For many proactive job seekers these words don’t fall very nicely off the tongue. Firstly there is a certain stigma attached to being unemployed and the stereotype of the ‘sign-on-here’ culture. Secondly, once you have the pleasure (or otherwise) of having to sign on, it is often demoralizing to not only have to face unemployment, but also the feeling that you are literally just a number – in a very long list. Having said that, the job centre may be able to offer you more support and help than you are initially aware, so TheEmployable thought it best to bullet point a few pointers that may help you out along the way.
Before you go for your first signing on meeting make sure that you prepare a CV (they may want a copy), research the type of jobs you would like, and have a think about the type of jobs you feel you are suitable for. Also, prepare yourself mentally for the fact that jobs are not going to magically be offered to you, or even possibly be available. Sadly, you may have to keep going back for at least a few weeks, maybe months, so accept that this is process that you may have to, not like doing, but at least must respect.
Start as you mean to go on
Unfortunately, and this is true for many people, they think that they are better than the circumstances they are in and also better than the other unemployed people that they meet at the job centre. Wrong. Although you may have better skills and experiences than many of the other job seekers, they may have more suitable skills and experiences that are required for the jobs that are on offer. Therefore focus purely on yourself, go in with a positive attitude, and don’t go in with a chip on your shoulder about the whole affair.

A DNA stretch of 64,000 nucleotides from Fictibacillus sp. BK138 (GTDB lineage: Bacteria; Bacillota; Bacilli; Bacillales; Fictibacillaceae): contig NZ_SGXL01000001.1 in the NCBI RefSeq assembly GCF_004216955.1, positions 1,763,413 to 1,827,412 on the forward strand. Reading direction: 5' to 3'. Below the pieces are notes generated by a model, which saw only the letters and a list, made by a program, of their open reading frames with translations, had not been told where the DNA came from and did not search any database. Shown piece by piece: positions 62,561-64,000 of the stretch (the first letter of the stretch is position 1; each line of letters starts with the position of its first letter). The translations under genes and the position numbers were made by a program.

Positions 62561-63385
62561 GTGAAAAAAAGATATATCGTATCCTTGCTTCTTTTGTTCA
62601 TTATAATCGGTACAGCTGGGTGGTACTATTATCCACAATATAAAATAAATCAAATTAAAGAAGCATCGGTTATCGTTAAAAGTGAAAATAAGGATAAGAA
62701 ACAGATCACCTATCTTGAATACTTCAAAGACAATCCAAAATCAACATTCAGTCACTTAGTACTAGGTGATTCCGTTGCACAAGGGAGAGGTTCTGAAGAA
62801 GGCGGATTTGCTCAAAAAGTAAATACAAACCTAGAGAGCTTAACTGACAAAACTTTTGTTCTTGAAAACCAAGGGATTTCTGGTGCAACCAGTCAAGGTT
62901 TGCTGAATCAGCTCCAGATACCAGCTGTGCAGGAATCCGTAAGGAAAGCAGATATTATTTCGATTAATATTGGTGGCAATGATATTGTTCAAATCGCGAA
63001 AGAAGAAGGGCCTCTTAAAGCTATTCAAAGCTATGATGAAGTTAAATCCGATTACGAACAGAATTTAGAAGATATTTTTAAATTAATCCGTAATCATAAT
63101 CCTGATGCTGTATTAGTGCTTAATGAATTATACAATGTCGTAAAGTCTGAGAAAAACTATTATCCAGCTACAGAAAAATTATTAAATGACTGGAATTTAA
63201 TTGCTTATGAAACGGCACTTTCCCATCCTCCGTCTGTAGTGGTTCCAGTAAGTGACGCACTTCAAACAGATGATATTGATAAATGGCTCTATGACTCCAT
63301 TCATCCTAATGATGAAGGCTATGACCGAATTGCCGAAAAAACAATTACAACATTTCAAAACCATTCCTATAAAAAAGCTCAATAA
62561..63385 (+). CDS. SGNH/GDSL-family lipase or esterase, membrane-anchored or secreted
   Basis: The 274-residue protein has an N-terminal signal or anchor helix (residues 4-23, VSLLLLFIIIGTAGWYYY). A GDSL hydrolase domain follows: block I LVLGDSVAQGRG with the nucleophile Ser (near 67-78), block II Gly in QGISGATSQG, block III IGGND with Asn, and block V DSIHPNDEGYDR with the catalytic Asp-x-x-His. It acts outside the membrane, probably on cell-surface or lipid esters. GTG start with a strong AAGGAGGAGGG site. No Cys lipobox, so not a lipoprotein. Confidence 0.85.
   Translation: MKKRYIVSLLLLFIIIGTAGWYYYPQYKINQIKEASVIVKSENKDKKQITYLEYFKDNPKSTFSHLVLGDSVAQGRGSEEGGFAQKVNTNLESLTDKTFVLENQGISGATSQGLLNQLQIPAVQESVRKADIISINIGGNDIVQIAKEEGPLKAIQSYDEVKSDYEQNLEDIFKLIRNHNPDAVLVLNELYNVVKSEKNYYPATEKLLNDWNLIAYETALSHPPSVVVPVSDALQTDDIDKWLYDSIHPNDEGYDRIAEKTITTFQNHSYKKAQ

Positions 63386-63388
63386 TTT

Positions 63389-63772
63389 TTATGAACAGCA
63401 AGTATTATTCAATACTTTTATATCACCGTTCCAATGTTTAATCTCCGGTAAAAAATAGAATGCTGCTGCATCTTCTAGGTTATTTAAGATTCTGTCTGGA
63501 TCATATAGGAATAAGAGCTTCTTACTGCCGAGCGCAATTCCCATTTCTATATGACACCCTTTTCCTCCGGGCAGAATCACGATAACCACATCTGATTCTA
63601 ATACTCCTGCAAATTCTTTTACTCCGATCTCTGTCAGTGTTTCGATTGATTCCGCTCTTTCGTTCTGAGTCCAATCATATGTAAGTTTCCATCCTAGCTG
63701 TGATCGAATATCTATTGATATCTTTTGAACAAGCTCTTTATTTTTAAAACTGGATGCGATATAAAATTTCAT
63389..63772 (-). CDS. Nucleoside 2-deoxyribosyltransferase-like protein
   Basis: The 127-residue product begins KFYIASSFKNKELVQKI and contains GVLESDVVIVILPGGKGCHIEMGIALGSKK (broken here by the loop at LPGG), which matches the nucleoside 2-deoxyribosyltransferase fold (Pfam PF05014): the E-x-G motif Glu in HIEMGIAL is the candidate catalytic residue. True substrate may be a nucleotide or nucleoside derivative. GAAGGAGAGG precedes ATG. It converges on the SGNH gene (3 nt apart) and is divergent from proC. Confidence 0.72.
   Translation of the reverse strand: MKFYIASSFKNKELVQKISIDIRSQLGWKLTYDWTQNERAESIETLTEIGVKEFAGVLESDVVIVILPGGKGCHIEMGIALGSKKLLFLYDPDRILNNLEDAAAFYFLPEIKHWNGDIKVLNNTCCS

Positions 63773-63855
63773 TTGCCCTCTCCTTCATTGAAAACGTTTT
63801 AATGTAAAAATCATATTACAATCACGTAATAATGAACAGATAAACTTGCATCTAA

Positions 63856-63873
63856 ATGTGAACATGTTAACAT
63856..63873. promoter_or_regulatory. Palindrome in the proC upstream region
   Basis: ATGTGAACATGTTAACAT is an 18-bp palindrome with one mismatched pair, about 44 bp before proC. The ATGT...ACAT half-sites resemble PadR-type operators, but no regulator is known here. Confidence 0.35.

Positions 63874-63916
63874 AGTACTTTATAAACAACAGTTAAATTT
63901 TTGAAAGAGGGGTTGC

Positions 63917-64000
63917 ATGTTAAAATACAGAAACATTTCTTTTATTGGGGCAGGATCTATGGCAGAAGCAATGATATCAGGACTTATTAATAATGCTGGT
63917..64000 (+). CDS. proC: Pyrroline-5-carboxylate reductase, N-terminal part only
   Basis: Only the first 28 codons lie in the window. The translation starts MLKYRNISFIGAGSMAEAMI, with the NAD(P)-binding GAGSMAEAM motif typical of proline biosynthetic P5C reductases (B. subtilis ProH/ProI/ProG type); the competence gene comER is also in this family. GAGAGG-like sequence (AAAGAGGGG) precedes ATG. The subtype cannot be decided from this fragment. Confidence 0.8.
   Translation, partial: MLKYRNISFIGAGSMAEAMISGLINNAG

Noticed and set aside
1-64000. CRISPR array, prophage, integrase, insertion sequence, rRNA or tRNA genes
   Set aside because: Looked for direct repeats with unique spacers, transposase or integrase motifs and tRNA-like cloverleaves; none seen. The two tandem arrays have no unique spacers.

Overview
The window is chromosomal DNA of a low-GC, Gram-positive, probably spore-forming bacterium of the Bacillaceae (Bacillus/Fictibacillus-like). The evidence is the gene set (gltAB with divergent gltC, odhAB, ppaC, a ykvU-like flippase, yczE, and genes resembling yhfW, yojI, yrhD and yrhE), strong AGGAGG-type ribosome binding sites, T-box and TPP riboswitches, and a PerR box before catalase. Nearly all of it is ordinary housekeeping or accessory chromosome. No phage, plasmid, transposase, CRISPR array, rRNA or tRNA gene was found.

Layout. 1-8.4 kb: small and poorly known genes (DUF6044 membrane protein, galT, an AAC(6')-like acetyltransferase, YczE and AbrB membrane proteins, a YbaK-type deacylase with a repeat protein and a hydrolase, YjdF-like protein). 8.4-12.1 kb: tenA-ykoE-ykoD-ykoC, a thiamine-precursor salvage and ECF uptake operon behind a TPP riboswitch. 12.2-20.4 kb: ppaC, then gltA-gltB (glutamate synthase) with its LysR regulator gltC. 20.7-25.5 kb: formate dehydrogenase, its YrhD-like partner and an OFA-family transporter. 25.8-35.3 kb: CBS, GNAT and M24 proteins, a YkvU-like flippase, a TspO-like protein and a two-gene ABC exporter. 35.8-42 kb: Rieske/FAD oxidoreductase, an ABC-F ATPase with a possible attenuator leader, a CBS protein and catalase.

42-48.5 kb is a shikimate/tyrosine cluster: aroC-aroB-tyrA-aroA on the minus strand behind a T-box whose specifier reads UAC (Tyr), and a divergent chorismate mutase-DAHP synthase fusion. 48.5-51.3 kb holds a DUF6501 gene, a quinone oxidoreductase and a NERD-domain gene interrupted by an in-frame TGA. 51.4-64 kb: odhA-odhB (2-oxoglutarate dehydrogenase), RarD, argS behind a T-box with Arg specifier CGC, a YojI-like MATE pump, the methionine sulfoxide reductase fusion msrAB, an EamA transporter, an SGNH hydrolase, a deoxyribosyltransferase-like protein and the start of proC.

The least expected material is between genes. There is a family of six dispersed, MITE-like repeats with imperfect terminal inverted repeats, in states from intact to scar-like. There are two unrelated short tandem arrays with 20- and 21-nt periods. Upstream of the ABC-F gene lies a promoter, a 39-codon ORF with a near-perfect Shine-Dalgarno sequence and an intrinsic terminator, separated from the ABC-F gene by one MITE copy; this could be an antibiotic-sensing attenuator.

Sadly, and I speak from experience, the customer service you get from the jobcentre advisors that you see can vary greatly. At worst, they may just grunt “sign here” and that is that. However, try to stay positive, as you cannot control someone else’s attitude, so try to stay focused on your own professionalism. If they do not offer you information on available jobs, courses, training, or employment news that you think might be relevant – just ask. Ask if they have an updated list of new jobs, ask if they are aware of any free courses that you can attend, and ask if there is anyone else that can critique your CV, cover letter and general employability. By simply asking, you may be surprised to find that there are certain services available to help you along the way.
If you are having little to no joy with the type of jobs you feel best suited to, it may be worth considering if there is anything else that you could do as either a stop gap, or as a long term career change. By at least considering this, you may be surprised to find that your job horizons widen and the more flexible or open minded you are, the more chances you have of being ‘found’ for the jobs that become available.
Don’t just get stuck in the rut
Admittedly, this is really hard to do, as there are not too many proactive job seekers, who enjoy the regimented and often disheartening trip to the dole office. However, try not to get stuck in a rut, where you forget to consider the other points above. Although trying to keep a positive mindset can be really tough, it may help make all the difference if your unemployment continues for more than a few weeks or months.
We hope that these tips at least help you out along the way, and wish you all the very best on your employment and job centre journeys. Hail the Employable!